“PSNI Out” is the latest message on Sliabh Dubh from Gael Force Art, mounted in response to what it sees as disparate treatment of nationalists – intruding, ostensibly on Covid-related grounds, upon a flower-laying ceremony in commemoration of the attack on the Sean Graham bookies shop on the Ormeau Road (Feb 5th, 1992) and arresting one of the victims, Mark Sykes (RTÉ) – and unionists – PSNI monitoring but not confronting a UVF show of strength in Pitt Park (iTV). Michelle O’Neill called the Ormeau incident “a watershed moment for public confidence in policing” (Irish News); one officer has been suspended. The writing on the mountain is seen here over the Captain America panel of the wall of superheroes, enhanced versions of their human alter egos: Steve Rogers, Bruce Banner, Clark Kent, etc.
“Community warning. This area is being monitored for antisocial behaviour. Your behaviour has consquences. Think of your community. Don’t do anything you might later regret. This sign was amended by Lasair Dhearg [web | tw] as part of our campaign against imperialism and PSNI normalisation.” The substitute version is from the Fall Road, the original (below) is from Ballysillan Road.
The Sinn Féin logo takes the place of the service’s emblem (which already contains a harp and a shamrock) on the cap of a PSNI officer. “Police Service Of Northern Ireland – destroying the loyalist community since 4th nov. 2001. In the pocket of Sinn Fein [sic]”.
“The face of community policing?? Not in our name. Reject all forms of British political policing in Ireland.” The 32 County Sovereignty Movement lost its Facebook page this month, but its poster campaign against harassment and imprisonment of members continues.
This August marks the 50th anniversary of what are euphemistically called “The Troubles”. The Battle Of The Bogside (Derry) began on August 12th; in Belfast, fighting began on the night of August 14th and before dawn three people in the Divis Street area were dead: Protestant Herbert Roy and Catholics Patrick Rooney and Hugh McCabe, both shot in the Divis flats complex by the RUC’s Shorland armoured cars. (Two other Catholics were killed in rioting in Ardoyne.) This new board is on Divis tower, next to the plaque commemorating Rooney and McCabe.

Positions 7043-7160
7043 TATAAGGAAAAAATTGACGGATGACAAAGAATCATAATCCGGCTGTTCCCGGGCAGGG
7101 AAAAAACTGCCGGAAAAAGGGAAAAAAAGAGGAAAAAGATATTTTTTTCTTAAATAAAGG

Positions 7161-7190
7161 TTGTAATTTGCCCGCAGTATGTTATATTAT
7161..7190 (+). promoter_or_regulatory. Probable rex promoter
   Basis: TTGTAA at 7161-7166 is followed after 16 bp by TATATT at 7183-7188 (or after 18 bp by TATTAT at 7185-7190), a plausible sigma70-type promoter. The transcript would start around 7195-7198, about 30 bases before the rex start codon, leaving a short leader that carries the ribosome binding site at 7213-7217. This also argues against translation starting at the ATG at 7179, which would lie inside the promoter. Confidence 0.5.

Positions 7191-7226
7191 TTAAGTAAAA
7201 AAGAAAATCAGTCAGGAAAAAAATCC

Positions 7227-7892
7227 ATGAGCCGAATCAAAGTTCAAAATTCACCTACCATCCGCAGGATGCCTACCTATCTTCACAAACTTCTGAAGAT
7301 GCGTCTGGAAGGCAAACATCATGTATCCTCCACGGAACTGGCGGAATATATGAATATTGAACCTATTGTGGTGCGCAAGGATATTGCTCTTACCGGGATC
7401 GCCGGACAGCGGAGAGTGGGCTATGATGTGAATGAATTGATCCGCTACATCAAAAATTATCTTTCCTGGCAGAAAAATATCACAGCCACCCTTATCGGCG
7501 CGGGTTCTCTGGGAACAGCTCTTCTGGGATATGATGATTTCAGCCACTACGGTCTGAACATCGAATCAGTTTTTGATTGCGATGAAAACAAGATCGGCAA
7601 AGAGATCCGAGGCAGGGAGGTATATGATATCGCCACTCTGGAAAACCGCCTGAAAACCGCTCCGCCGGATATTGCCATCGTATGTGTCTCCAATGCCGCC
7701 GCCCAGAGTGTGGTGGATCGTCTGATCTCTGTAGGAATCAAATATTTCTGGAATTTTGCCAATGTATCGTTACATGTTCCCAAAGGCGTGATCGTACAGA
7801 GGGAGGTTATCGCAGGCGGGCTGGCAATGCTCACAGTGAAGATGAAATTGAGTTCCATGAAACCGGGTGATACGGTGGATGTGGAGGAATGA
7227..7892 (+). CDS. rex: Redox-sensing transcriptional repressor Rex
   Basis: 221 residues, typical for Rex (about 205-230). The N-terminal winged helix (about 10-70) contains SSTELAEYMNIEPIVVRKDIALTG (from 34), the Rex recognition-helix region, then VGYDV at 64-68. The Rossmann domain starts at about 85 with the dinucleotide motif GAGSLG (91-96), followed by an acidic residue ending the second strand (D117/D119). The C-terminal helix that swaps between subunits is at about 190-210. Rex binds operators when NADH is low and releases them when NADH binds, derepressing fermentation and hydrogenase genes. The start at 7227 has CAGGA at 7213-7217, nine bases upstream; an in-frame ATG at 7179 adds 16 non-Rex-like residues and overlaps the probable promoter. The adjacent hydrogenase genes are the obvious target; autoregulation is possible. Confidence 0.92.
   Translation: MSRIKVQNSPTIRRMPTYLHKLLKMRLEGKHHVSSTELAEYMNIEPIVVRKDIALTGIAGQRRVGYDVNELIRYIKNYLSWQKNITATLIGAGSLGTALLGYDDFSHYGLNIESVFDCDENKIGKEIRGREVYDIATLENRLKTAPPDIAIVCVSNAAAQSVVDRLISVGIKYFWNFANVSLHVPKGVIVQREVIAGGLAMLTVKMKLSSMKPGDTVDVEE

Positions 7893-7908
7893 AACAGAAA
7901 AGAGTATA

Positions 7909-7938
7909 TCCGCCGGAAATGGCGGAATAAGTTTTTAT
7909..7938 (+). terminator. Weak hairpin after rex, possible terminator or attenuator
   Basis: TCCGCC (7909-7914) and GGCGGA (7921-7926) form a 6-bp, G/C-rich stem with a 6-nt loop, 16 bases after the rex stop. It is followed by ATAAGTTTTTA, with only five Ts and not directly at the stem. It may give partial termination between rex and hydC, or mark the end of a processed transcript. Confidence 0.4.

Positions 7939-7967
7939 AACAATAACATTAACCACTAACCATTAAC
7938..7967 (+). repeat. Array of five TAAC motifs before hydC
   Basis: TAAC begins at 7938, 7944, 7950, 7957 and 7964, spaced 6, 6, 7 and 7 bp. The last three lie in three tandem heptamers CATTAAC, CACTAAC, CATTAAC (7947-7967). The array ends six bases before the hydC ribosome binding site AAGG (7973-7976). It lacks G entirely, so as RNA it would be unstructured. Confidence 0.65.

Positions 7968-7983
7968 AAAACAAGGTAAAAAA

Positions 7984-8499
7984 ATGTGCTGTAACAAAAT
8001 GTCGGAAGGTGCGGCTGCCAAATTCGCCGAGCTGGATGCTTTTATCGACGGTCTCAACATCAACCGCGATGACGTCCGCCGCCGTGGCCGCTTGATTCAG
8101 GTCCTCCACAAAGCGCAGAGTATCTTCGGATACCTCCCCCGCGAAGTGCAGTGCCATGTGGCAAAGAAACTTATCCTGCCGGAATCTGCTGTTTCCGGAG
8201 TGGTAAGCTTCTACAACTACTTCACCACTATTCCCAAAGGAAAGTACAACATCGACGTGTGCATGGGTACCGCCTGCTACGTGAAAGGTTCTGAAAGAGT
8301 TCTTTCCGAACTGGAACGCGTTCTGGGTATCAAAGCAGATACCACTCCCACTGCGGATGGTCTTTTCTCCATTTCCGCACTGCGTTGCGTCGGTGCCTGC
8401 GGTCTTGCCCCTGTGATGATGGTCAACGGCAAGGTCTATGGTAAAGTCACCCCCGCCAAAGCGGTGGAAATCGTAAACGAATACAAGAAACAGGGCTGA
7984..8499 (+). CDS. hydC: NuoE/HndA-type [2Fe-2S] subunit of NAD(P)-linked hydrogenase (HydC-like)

Camera Settings: f4.3, 1/200 ISO 80, full size 4164 x 2940
X05989 X05990 “Ar eagla go ndéanfadh muid dearmad” [for fear we would forget/lest we forget] “erected by the falls commemoration committee” ‘time for truth” “malone road fiddles” “barricades stay until demands are met”
When this mural was first painted in October, 2016 there were calls for its removal on account of the re-appearance of a hooded gunman with RPG (Irish News | BelTel), in the style of IRA murals from before the peace (e.g. most similar to this 1989 mural but see also these other examples). It was still present in November of 2018. The “unfinished revolution” is that of the 1916 Easter Rising, represented by the Easter lily.
A vintage image – of the 3-in-1 policeman, Orange Order member, and loyalist paramilitary – is used in the centre of a new Soaradh (web | tw) board at the corner of Central and Fanad drives in Creggan, Derry. For some earlier uses, see Disband The RUC (Derry, dating back to 1995) Keep The Orange Order Out (Markets, south Belfast) | No Entry PSNI (New Lodge, north Belfast) | Disband The RUC (Newry). “Corrupt, sectarian – disband the rebranded RUC” (and also, “Smash Stormont”).
The IRPWA/Saoradh/éistigí office on the Antrim Road is courting controversy (Irish News | BelTel) with its the holiday images in its front windows. On the right, a Grinch in PSNI uniform (in front of a bleeding poppy with swastika) harasses the child of a Soaradh member. (“Hey, peelers! Leave our kids alone” is a play on the Pink Floyd song ‘Another Brick In The Wall‘). On the left, Santa takes aim with a home-made RPG (modelled on the image included in Resistance). The Derry IRPWA office also received a Grinch cartoon in which he is battering down a door.
The Royal Ulster Constabulary (RUC) was reformed in 2001 as the Police Service of Northern Ireland (PSNI), as recommended by the Patten Commission. This Saoradh (web | Fb | tw) tarp in Hugo Street questions the extent to which the force has changed. The traditional RUC officer in bullet-proof vest is on the left; the modern officer on the right is more heavily protected. In the centre, the PSNI emblem overlays the old RUC one, with Stormont in the background.